NFL Scouting Combine: There is no ‘perfect’ evaluation tool

INDIANAPOLIS, IN - MARCH 02: USC running back Ronald Jones II runs the 40-yard dash during the 2018 NFL Combine at Lucas Oil Stadium on March 2, 2018 in Indianapolis, Indiana. (Photo by Joe Robbins/Getty Images)
INDIANAPOLIS, IN - MARCH 02: USC running back Ronald Jones II runs the 40-yard dash during the 2018 NFL Combine at Lucas Oil Stadium on March 2, 2018 in Indianapolis, Indiana. (Photo by Joe Robbins/Getty Images) /

The Scouting Combine is an annual event that the Detroit Lions and the rest of the NFL use to evaluate draft talent. But how accurate is it really??

The 2018 version of the NFL Combine is in high gear. Which of course means that representatives from every team in the league, including our very own Detroit Lions, are there.

Players from schools all over the country have migrated to Indianapolis so they can be poked, prodded and asked questions that will do no more than give you a headache if you try to figure out what they are supposed to mean.

It is the annual NFL meat market. Players are tested in the classroom and on the field. Those who do well see their stock rise. Those who stumble watch it fall and those that are predicted to be the cream of the crop, will either participate in only a small portion of the events or outright pass on it.

As we see the scouts, general managers and coaches furiously scribbling down notes and liberally using their stop-watches, one would have to think that the NFL Combine is the perfect science.

Yet, the truth of the matter is that while the combine is an important tool for the evaluation of athletes, it is not the end all be all. At least not like the NFL would like to have us believe.

Any general manager or scout will tell you that there is no ‘perfect’ evaluation tool. Players can come to Indianapolis and show amazing speed, strength or agility, but how many of those work out wonders turned into busts when they actually arrived to the NFL?

For anyone to properly understand the real importance of the NFL Combine, let’s use an example. Let’s say the Lions were very interested in the corner back position and had three players that they are scouting at the combine. Player one shows decent athleticism with a modest 40 yard dash time, despite having been a lock-down corner back in college.

Player two has a better showing than player one including a better 40-yard dash. However, while he was a solid cover man in college, he wasn’t at all as good as player one.

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Finally player three blows everyone away. He an athletic freak who did everything not only well, but better than any other athlete at the combine and sets a new combine record in the 40-yard dash. Yet in college he was wildly inconsistent, including getting beat deep occasionally despite his speed.

So if all three are available when the Lions are on the clock at the draft, which one should they choose? You have a player that demonstrated actual high level skill on the field despite not being an elite athlete, you had a solid player that was a better athlete, then you had a great athlete that was inconsistent.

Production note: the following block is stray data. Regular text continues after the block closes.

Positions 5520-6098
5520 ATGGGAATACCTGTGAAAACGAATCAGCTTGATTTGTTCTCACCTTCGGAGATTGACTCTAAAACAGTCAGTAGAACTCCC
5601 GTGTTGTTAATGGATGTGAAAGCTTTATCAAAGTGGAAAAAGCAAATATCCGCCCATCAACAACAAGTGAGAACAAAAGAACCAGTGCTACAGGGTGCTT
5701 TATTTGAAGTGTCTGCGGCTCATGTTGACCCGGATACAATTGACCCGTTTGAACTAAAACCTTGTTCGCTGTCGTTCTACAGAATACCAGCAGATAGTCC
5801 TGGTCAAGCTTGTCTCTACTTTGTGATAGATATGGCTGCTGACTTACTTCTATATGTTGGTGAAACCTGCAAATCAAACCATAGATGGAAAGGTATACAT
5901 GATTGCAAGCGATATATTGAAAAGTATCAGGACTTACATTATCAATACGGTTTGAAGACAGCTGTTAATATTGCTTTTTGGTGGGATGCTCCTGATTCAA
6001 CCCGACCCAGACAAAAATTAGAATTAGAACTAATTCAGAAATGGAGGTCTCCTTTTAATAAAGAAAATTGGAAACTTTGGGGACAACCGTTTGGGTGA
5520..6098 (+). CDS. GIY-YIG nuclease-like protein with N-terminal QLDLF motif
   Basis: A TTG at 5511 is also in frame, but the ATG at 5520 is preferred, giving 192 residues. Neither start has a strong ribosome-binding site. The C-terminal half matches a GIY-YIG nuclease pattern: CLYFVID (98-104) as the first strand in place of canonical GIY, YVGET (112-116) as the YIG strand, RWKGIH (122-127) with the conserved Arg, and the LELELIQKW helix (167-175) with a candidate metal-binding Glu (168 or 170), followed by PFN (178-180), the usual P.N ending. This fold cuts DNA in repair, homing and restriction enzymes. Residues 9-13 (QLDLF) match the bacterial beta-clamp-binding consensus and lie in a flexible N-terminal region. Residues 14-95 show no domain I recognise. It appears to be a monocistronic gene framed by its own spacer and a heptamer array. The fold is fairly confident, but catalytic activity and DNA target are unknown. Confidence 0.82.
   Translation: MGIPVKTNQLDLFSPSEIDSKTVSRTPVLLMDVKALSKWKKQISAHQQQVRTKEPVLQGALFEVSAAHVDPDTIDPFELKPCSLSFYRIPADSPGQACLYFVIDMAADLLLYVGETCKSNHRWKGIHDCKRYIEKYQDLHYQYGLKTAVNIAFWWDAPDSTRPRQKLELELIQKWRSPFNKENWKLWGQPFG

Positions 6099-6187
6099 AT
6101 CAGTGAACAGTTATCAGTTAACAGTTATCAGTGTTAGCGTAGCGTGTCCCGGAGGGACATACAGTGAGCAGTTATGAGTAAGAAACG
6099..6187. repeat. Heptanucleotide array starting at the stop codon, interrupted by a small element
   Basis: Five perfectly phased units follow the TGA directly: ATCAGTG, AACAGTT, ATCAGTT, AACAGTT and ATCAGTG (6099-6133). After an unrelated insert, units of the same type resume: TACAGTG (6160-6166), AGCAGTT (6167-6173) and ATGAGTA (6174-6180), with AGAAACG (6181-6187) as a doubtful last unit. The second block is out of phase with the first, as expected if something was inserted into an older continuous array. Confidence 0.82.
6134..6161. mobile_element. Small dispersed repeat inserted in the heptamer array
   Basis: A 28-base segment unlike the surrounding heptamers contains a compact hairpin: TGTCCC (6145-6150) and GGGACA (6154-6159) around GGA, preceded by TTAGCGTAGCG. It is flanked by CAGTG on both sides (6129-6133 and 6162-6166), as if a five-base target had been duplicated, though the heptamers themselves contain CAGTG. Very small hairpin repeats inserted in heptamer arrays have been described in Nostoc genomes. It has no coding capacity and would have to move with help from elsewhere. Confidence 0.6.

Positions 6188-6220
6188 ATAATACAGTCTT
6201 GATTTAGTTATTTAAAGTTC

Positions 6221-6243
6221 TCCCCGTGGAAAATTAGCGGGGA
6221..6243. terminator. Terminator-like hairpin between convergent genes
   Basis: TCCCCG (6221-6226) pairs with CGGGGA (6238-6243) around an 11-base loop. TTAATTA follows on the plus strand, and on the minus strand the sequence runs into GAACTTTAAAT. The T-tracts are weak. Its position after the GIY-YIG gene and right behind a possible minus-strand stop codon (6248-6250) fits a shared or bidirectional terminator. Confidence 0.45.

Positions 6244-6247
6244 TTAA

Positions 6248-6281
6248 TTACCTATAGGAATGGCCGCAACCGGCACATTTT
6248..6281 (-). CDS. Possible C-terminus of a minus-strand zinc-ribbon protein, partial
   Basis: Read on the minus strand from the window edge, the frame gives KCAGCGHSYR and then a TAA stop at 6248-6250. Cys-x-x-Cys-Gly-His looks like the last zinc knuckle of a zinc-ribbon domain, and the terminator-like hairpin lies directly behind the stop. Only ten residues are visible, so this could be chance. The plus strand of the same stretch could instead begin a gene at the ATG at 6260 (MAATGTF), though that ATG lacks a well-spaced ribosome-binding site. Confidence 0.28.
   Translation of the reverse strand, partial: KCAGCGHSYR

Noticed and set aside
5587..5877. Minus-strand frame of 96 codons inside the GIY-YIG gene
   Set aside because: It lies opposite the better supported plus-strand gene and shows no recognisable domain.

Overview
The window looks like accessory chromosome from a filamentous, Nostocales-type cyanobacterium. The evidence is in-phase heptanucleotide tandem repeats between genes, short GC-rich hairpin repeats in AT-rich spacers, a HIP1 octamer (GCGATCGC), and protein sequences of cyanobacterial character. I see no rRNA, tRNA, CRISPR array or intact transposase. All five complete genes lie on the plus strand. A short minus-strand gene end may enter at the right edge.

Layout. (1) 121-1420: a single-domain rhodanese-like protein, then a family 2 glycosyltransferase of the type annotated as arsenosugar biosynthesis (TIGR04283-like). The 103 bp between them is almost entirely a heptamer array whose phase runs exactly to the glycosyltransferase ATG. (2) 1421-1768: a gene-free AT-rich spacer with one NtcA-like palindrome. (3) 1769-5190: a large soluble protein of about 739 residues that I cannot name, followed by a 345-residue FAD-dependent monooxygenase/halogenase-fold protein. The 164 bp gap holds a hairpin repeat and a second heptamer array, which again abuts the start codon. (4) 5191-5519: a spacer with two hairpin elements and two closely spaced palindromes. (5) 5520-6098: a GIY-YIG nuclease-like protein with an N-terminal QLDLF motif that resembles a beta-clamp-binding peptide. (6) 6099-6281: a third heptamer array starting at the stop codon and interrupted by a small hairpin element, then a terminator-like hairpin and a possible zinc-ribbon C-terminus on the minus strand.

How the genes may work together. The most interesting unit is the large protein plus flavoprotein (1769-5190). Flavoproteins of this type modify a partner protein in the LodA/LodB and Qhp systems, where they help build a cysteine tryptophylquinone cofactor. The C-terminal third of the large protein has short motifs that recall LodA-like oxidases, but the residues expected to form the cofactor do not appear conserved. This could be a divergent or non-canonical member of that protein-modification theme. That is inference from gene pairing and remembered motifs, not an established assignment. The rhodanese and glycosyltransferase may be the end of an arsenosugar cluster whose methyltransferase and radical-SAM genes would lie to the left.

This isn’t even factoring in all the psychological testing and background checks teams do.

The NFL Combine is a great opportunity for players to prove how athletic they are as individuals. In other words, when teams have questions about an individual players athleticism, this will help answer those questions. But just because one athlete is faster than another doesn’t mean he’s a better player.

I often times think that actual production on the field doesn’t get the due credit it should. If a linebacker runs a slow 40 yard dash, but he made every tackle in every game he played in college, then he must be able to play.

Some players will be projected to play another position in the NFL than they did in college. In these situations the drills are very important to evaluate the player’s athleticism in regards to how it translates to playing a new position. Basically do they show the ability as an athlete to make the transition to the new position.

In these situations the drills do mean more, but that is also the exception not the norm.

By Tuesday, the talk will be of players at the 2018 combine who saw their stocks rise and others who saw theirs fall. It’s the name of the game.

It’s also the name of the game that there will be some players that were super productive, but they will drop to the later rounds or even go undrafted because they weren’t workout warriors. Then they’ll turnaround and ‘surprise’ everyone by becoming outstanding players in the NFL.

The truth of the matter is that a player can either play or they can’t. If they can play, then the additional information at the combine can be useful if properly weighed into the equation. If not, then it can cause draft day mistakes that could cause setbacks.

Next: Lions draft - What flavor of running back do you prefer?

The NFL meat-market is open for business. Some teams will eventually walk away with grade ‘A’ prime cuts of beef in the draft, while others who are only interested in the workout ‘wow’ factor may find they are only getting a ham sandwich.